Findings from Teacher Interviews on Diversity, Equity, and Inclusion in Early Care and Education Curricula and Professional Development
InPractice: Lessons for and from Practitioners
Supporting Diverse Populations in Pre-K Classrooms
Teachers Weigh In
Research shows that high quality early care and education (ECE) can have positive impacts on young children’s learning, especially for dual language learners and children affected by poverty. Curricula and professional development programs that strengthen teaching practices are key to creating and maintaining high quality ECE. Yet there is limited evidence on how best to implement those strategies in a way that considers the diverse backgrounds of children in pre-K settings and may further strengthen ECE instruction. An MDRC research team recently led a project to learn more about how ECE curricula and professional development might be better aligned with the diverse demographics of children in pre-K.
The research team interviewed 18 preschool teachers in ECE centers that had participated in curriculum and professional development interventions led by MDRC. The teachers were invited to share their thoughts on the kinds of training and coaching they feel they need to implement and adapt curriculum models that are in sync with the lived experiences of their students – many of whom are from communities of color and experience high rates of poverty. What supports exist? What has been missing in current approaches? What changes can be made? Are there ways to help teachers better understand and connect with the backgrounds of the children in their classrooms and their communities, to provide a learning experience that builds off their strengths and assets? This post shares some of those teachers’ insights.
Teachers want to know about their students’ home lives.
Half of the ECE teachers said they recognize that home life plays an important role in children’s interests and learning, and they want to know more about each child’s situation so they can better support them in the classroom.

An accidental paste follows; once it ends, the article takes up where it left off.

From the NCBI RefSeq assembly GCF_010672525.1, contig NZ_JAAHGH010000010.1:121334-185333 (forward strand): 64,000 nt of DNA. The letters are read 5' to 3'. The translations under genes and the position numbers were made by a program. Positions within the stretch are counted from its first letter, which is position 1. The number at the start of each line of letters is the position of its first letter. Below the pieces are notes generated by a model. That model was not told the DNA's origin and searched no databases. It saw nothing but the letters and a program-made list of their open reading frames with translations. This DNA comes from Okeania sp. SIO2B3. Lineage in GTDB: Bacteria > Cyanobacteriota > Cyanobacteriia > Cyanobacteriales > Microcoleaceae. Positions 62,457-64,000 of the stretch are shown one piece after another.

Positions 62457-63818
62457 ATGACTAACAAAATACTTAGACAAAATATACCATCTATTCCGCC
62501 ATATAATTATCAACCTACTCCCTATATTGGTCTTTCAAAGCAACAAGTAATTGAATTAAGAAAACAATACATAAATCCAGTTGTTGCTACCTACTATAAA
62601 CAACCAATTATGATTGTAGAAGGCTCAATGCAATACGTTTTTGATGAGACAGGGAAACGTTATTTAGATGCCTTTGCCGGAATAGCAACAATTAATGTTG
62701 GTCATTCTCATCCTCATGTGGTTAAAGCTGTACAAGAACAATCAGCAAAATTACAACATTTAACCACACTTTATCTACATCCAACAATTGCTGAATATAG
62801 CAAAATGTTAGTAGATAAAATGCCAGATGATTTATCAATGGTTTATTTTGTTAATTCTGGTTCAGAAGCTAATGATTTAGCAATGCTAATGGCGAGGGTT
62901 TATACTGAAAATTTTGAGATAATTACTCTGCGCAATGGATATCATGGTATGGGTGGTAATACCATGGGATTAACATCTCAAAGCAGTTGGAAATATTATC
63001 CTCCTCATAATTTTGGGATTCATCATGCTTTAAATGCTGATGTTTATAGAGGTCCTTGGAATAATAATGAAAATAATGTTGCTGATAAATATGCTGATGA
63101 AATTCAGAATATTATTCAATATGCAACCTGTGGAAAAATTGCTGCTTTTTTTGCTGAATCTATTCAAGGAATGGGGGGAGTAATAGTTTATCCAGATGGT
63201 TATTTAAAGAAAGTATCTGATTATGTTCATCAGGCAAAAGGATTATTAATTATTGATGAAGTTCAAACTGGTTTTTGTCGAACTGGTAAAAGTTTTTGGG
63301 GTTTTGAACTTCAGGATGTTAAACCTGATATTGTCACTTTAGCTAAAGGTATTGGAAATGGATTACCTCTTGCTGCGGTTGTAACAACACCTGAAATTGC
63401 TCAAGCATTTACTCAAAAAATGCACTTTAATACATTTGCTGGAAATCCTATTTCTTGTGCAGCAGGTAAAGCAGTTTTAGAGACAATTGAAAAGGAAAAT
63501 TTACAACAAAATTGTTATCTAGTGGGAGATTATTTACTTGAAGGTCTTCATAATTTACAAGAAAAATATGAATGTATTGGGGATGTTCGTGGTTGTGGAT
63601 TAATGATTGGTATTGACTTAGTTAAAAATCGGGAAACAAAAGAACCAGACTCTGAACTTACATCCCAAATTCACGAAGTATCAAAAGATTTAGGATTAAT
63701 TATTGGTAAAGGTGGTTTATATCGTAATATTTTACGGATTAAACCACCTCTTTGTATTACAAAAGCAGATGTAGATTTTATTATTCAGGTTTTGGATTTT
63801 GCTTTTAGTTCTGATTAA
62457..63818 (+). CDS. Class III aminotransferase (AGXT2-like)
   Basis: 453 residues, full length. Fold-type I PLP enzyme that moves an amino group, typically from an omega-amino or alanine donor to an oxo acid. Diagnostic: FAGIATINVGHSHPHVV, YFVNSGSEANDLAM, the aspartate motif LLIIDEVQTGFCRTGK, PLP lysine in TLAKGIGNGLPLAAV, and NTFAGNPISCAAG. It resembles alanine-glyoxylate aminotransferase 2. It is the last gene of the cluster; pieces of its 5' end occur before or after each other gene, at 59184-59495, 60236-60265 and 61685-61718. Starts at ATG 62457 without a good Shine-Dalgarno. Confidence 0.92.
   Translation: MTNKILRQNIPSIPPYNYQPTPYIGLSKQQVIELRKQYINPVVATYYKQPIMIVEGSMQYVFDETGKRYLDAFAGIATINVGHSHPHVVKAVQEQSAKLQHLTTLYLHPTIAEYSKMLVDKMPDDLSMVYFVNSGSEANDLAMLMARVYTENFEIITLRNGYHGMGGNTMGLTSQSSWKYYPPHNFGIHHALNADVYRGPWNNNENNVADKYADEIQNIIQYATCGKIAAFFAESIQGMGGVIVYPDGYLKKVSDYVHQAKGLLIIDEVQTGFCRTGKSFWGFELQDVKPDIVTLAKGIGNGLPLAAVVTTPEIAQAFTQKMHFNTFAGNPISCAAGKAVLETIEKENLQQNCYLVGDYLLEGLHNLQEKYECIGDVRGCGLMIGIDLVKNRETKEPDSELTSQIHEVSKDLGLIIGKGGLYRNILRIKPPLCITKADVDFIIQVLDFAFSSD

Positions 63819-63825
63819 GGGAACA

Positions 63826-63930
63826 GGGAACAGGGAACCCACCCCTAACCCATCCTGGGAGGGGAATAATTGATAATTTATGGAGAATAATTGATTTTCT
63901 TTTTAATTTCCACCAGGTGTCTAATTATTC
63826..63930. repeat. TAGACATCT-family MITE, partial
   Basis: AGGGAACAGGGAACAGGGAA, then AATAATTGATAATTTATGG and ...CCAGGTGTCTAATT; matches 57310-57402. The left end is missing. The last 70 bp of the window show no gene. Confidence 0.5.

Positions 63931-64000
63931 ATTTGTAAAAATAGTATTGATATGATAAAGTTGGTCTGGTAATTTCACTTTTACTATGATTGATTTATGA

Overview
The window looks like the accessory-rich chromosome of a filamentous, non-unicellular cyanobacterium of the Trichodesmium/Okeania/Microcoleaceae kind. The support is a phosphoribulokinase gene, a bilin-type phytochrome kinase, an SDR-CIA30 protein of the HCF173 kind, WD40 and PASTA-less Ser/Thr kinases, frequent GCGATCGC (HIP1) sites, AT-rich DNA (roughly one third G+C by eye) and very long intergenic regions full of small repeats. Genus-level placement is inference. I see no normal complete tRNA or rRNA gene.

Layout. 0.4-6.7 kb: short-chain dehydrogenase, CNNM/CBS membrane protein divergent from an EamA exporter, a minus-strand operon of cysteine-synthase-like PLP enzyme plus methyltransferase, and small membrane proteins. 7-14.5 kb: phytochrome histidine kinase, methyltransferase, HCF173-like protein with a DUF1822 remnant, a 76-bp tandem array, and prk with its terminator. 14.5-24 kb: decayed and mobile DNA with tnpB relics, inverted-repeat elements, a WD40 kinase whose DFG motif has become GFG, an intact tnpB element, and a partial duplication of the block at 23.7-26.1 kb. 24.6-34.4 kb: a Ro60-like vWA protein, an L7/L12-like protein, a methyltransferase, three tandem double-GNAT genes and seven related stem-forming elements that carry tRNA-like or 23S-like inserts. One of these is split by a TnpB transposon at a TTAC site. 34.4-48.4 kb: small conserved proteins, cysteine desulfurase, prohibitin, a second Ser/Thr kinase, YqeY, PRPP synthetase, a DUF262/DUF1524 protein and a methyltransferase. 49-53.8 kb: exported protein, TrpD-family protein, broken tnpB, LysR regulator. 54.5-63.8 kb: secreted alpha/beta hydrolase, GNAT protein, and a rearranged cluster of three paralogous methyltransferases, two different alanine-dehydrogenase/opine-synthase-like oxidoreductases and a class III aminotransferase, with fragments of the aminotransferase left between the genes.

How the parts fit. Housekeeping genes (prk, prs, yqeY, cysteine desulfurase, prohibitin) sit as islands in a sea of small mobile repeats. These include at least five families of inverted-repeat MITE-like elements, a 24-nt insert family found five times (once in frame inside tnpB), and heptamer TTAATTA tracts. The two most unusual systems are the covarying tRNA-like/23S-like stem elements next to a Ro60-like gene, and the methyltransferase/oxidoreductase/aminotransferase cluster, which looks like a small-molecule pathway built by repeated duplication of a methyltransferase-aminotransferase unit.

“When [school administrators are] screening [parents], they don’t tell teachers then, ‘This child… [has] an IEP that needs this, or the family is going through this…or they’re living out here.’ Basic things that we need to know of this particular child [are] not talked about until we…find out last minute…. It will help if we were to know [earlier]. Then it could be easier for us to address it.”
For example, a better understanding of a child’s background and home life could help teachers understand if the child is developmentally ready for certain activities or is dealing with language challenges. One teacher explained:
“When we do the individual child plan, we keep in our mind that maybe he or she is behind with speak[ing] … or following two language[s], one at home and one at school…. Sometimes the kids, when they have two language[s], they don’t want to talk that much. They are confused [about] which one they’re going to pick. So we encourage the kids, when they are in the classroom, we always talk our one language, English. Then [they] can pick some words, some letters and numbers [to use]. And I always talk to the parents… [about] the language they use at home most of the time.”